Virginian Convicted in Terror Plot; Jury Rejects Torture in Confession of Al Qaeda Scheme against Bush

Article excerpt


A Falls Church man accused in an al Qaeda conspiracy to assassinate President Bush was convicted yesterday by a federal jury in Alexandria that rejected accusations he had been tortured by authorities in Saudi Arabia to obtain a confession.

Ahmed Omar Abu Ali, 24, a U.S. citizen born to a Jordanian father, was convicted on charges of conspiracy to assassinate the president, conspiracy to provide material support and resources to al Qaeda terrorists, conspiracy to commit air piracy and conspiracy to destroy aircraft.

The jury reached its verdict after 2 1/2 days of deliberation. Abu Ali, the 1999 valedictorian of the Islamic Saudi Academy in Alexandria, did not testify during the trial. He faces a minimum mandatory sentence of 20 years and a maximum of life in prison. Sentencing is scheduled for Feb. 17.

"The evidence presented in this case firmly established Abu Ali as a dangerous terrorist who posed a grave threat to our national security," said U.S. Attorney Paul J. McNulty. "This conviction is the result of extraordinary law-enforcement work and international cooperation. It serves as a clear warning to all that terrorists can and will be brought to the bar of justice."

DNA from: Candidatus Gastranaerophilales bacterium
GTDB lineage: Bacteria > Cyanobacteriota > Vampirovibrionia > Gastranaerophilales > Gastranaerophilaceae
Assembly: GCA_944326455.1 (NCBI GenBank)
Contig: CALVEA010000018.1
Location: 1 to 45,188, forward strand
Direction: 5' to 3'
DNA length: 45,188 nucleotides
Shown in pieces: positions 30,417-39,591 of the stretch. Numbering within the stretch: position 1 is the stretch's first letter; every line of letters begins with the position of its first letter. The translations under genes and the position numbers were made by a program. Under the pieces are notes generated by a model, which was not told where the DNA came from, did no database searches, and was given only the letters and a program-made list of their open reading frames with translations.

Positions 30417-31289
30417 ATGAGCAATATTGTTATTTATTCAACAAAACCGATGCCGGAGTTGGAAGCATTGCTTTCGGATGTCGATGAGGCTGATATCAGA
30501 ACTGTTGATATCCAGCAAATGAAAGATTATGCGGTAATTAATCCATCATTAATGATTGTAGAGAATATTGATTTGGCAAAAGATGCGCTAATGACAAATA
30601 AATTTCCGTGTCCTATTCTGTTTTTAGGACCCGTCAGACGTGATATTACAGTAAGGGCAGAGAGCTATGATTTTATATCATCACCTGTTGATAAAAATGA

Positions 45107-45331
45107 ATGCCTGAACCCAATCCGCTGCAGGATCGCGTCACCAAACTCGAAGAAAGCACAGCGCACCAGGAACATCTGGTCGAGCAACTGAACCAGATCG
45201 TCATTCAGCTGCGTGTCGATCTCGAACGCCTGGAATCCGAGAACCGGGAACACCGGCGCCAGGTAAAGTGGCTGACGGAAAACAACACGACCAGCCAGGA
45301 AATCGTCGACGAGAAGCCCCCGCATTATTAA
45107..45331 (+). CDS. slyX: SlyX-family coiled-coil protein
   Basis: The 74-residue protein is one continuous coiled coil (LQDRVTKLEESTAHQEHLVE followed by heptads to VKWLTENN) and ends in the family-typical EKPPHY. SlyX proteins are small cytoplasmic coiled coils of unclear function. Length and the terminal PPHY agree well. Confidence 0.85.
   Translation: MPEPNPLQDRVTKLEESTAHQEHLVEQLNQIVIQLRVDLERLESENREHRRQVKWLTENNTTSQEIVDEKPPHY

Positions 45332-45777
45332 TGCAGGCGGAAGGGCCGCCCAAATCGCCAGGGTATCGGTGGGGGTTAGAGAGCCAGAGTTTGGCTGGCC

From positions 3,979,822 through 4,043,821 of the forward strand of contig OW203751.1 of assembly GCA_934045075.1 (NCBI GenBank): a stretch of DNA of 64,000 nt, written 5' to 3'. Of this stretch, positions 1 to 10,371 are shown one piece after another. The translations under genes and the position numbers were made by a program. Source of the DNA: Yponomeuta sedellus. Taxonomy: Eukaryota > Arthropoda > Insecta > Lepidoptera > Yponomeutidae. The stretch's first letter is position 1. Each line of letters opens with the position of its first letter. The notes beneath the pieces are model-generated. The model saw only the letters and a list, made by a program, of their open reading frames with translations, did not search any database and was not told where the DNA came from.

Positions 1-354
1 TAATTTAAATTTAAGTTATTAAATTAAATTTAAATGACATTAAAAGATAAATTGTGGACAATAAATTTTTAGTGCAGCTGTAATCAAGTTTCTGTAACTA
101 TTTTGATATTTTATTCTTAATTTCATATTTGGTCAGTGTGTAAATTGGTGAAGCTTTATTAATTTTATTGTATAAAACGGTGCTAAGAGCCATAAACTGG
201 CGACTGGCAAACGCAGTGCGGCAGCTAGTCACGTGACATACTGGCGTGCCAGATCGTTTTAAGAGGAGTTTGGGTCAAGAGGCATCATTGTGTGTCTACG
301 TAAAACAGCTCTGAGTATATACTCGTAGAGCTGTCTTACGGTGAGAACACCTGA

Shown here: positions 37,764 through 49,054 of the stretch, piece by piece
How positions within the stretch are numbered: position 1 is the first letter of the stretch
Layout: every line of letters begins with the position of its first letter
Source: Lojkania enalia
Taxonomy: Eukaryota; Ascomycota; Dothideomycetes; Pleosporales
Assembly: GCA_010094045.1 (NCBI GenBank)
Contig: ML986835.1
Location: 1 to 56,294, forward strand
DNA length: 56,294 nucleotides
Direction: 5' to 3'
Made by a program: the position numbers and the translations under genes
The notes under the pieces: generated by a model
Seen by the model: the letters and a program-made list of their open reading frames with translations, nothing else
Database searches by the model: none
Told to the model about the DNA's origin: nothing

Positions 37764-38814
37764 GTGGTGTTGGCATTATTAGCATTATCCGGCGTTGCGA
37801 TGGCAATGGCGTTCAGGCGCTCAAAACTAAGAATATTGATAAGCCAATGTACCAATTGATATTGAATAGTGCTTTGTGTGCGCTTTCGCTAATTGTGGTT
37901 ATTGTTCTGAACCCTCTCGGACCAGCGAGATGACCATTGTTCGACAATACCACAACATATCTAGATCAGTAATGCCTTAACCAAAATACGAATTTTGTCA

Abu Ali told the court during an arraignment in February he had been tortured by Saudi officials. His attorneys said the U.S. government knew of the treatment before he was turned over to the FBI and returned to the United States to stand trial.

Defense attorney Ashraf W. Nubani said doctors found scars on Abu Ali's back showing he had been whipped.

But the government contended there was "no credible evidence" Abu Ali was tortured or mistreated in Saudi Arabia, adding that a U.S. doctor who examined him after his transfer to U.S. authorities "found no evidence of any physical mistreatment on the defendant's back or any other part of his body. …